Rosh HaYeshiva, Kerem B'Yavneh
In our parsha there are a number of mitzvot and prohibitions regarding the mitzvah of tzedaka:
Regarding the tithe of the poor it says: "Then the Levite can come ... and the proselyte, the orphan, and the widow ... so they may eat and be satisfied." (Devarim 14:29)
Regarding charity: "You shall not harden your heart or close your hand against your destitute brother. Rather, you shall open you hand to him." (Devarim 15:7-8)
Regarding shemitta: "Beware lest there be a lawless thought in your heart saying, 'The seventh year approaches, the remission year,' and you will look malevolently upon your destitute brother and refuse to give him ... and it will be a sin upon you." (Devarim 15:9)
To us it appears that the possessions that are in our hands are ours, and we are doing a favor to the poor person when we give him of our property. However, the Torah teaches us that all the money that is in a person's hands is only a means and a tool by which a person fulfills his role in this world, and any usage of property that we received from the Creator for a self-serving purpose is nothing but stealing.
On Yom Kippur we conclude the prayers with the request, "so that we should refrain from stealing." This is surprising; why is only the transgression of stealing mentioned at the end of the day? However, the intention is not to the prohibition against stealing from others, but rather to improper use of the property that G-d places in our hands for us to use as tools in His service. When we do not sustain the poor and use G-d's present only for our personal needs, we are stealing that property from G-d.
The rich person who is an egoist, who sees in money an independent goal, will never find fulfillment. Therefore, money is called "kesef," for the word "kisufim" (longing), since a person longs it and will not be satisfied with it. One who has a hundred wants two hundred, etc. (Kohelet Rabbah 1:34) Similarly, the Maharal explains that the word "zahav" (gold) is from the phrase "zeh hav" (Give this!), for he always seeks to receive, and he is always lacking. Therefore the destitute person is called an "evyon," because he always desires ("ta'ev") to get more and more. Therefore, the truly rich person is one who is happy with his share, and not necessarily one who has a lot, because one who has desires to receive more, and therefore he is poor.
The halacha is that the owner of a field is not allowed to cut the pe'ah and give it to the poor, but rather he must allow the poor to enter the field and cut the pe'ah himself. Rav Kook zt"l explains that this is to indicate that the owner of the field is not the true owner of the pe'ah, and therefore he may not act like an owner. Rather, the pe'ah is given to the poor person, and he is the owner of the field with regard to the pe'ah, and therefore he enters the field and reaps.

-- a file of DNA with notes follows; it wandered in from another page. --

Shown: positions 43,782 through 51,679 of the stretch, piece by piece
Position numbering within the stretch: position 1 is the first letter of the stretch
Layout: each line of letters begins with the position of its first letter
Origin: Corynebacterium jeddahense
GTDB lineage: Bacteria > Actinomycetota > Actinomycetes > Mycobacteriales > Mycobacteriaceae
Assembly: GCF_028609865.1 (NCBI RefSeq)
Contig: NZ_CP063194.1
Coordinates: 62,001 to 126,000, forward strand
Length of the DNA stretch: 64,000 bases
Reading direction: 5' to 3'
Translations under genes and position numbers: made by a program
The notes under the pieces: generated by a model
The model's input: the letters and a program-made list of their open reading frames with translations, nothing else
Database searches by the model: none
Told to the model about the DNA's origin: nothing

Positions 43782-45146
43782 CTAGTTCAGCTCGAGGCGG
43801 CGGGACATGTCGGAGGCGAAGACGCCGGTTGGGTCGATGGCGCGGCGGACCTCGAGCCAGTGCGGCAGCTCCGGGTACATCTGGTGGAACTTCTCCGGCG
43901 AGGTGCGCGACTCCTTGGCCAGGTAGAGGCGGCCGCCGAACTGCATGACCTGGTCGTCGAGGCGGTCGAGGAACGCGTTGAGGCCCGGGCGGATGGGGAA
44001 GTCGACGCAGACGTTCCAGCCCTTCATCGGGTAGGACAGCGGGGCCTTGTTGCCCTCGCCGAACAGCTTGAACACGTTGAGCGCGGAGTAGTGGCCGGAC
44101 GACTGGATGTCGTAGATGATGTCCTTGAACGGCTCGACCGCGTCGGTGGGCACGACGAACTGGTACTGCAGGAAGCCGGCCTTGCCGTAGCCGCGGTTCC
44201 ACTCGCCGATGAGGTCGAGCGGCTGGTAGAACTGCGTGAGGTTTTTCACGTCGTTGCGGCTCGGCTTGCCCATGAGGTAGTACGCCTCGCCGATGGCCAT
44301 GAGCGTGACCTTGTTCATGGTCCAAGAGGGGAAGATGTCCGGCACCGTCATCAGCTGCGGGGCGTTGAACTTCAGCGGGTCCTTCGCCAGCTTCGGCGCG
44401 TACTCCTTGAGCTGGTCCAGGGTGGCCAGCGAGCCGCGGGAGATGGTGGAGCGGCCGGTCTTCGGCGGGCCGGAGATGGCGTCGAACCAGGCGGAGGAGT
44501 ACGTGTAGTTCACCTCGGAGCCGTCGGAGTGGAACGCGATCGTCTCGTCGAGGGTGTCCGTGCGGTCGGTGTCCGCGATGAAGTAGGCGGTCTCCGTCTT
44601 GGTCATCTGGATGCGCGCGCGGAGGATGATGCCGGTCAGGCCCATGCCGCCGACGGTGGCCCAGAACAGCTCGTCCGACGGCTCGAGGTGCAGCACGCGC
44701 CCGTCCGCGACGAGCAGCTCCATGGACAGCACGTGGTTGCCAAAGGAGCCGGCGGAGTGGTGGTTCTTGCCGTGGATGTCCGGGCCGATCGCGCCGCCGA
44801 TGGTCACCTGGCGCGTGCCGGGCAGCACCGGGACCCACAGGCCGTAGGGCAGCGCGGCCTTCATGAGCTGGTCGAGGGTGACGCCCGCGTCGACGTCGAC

Parshat Re'eh is read on Shabbat Mevarchim Elul -- before the seventh month, the Sabbatical month, in which G-d releases the debt of Bnei Yisrael and atones for them -- because He acts towards us with kindness and mercy. We must act to each other with kindness, and then G-d will also act with us accordingly. "To You, G-d, is righteousness" -- when we give charity; but if we say, "The seventh year approaches," and we do not open our hand to the destitute -- also our debts toward G-d will not be released. G-d's relationship with a person is linked to the relationship between man and his friend, and therefore we find in the seforim two acronyms for the month of Elul:
"Ani Ledodi Vedodi Li." "I am My Beloved's and My Beloved is mine." (Shir Hashirim 6:3)
"Ish Lere'eihu Umatanot La'evyonim." "[Sending delicacies] one to another, and gifts to the poor." (Esther 9:22)
Therefore, Chazal say that in these days of the month of Elul there is a need to increase in acts of chesed and charity, and this brings to the general redemption: "Zion will be redeemed though justice, and those who return to her through righteousness." (Yeshaya 1:27)